When businesses, NGOs, governments and communities work together, they can address complex challenges more effectively, share knowledge, and leverage combined resources to create positive change.
That’s why I believe 2024 will see unprecedented levels of collaboration, public-private partnerships, and community-led place-based initiatives that can help contribute to the solving of some of our country’s greatest societal issues such as housing affordability, education achievement and inequality. However, co-opetition will be a critical enabler.
3. The focus on people’s sustainability and societal wellbeing is growing
People coming to work today have different needs and expectations, highlighting the need for more humanised, diverse, and inclusive workplaces, where workers seek purpose and belonging, not just salary.
Recent research coming out of the Harvard Business Review suggests more than 90% of employees are willing to trade a percentage of their earnings for greater meaning at work. While the cost of living crisis may call that into question, businesses need to innovate to retain market-share, inspiring a shift from an internal focus on ‘what we think customers want’ to an external, customer-centric and community-minded model.
A critical trend in leadership in 2024 will also see the heightened focus on managing not only one’s own mental wellbeing, but also that of team members.
There seems no end to the challenges being thrown at us, our whānau and local communities. Workplaces are no different, where both business leaders and frontline staff alike are navigating a complex array of issues and competing pressures at a growing pace that can significantly impact mental wellbeing.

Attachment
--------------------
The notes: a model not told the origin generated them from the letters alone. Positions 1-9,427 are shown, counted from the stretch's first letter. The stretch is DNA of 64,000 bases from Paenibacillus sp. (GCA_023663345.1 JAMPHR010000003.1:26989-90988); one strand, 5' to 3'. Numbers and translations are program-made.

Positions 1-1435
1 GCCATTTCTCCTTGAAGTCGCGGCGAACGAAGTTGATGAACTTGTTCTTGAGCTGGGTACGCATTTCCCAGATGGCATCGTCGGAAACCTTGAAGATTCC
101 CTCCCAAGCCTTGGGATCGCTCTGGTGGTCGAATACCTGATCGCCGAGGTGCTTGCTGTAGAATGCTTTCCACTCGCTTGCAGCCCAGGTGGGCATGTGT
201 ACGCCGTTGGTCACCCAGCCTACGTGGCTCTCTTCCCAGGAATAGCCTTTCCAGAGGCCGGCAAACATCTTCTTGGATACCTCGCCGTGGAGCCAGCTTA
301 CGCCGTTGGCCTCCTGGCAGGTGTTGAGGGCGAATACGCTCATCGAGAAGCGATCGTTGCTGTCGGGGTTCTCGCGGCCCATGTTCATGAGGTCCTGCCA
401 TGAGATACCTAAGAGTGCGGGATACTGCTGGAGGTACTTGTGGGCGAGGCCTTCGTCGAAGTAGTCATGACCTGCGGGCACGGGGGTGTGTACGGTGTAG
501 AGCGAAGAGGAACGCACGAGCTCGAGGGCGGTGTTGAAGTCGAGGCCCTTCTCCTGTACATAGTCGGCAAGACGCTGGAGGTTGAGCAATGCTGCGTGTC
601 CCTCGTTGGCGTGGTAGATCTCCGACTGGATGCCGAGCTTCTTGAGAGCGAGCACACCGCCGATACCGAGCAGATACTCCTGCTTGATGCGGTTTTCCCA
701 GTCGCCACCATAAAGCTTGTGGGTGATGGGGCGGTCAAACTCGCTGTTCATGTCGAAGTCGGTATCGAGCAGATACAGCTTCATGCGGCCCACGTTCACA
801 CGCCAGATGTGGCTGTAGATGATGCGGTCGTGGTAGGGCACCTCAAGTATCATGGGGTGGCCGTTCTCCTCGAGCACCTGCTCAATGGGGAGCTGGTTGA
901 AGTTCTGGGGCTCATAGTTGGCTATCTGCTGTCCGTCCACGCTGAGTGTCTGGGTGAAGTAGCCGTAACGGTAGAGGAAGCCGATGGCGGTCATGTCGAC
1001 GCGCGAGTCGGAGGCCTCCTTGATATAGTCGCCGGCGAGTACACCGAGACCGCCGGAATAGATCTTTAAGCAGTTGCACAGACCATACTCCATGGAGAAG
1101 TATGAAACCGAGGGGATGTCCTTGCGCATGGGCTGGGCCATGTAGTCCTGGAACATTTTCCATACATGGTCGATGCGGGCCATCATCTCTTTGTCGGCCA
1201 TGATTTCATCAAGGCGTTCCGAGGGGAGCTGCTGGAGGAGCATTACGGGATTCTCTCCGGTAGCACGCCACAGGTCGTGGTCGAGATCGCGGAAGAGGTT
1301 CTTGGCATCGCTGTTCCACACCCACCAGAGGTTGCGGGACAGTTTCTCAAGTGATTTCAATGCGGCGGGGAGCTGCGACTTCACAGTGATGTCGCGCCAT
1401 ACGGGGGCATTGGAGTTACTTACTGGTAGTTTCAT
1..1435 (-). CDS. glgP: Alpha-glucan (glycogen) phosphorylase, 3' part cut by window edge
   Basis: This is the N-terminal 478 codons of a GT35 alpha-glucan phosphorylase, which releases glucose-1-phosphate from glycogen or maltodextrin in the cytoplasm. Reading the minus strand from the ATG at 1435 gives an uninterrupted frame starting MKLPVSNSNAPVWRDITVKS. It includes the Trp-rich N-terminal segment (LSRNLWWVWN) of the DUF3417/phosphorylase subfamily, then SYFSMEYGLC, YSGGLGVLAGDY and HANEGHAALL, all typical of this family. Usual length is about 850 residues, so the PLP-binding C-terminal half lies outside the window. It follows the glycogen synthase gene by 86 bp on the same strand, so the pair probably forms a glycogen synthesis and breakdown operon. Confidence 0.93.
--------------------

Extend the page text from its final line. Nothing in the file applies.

The good news is employers are taking action. BusinessNZ’s 2023 workplace wellness report showed growing concern and support for employee wellbeing across the business community. Herein lies an opportunity to step back and see how we can humanise work.
With the average person spending one-third of their lifetime (roughly 90,000 hours) at work, creating practices that help employees thrive is critical. This must go beyond a recognition that the mental wellbeing is crucial for effective, enduring leadership. To quote Leanne Holdsworth, there is a need to develop work and workplaces that support “everyone to be at their best, whatever that means to them, for the benefits of every aspect of their lives”. Integrating mental health strategies into leadership practices will be essential.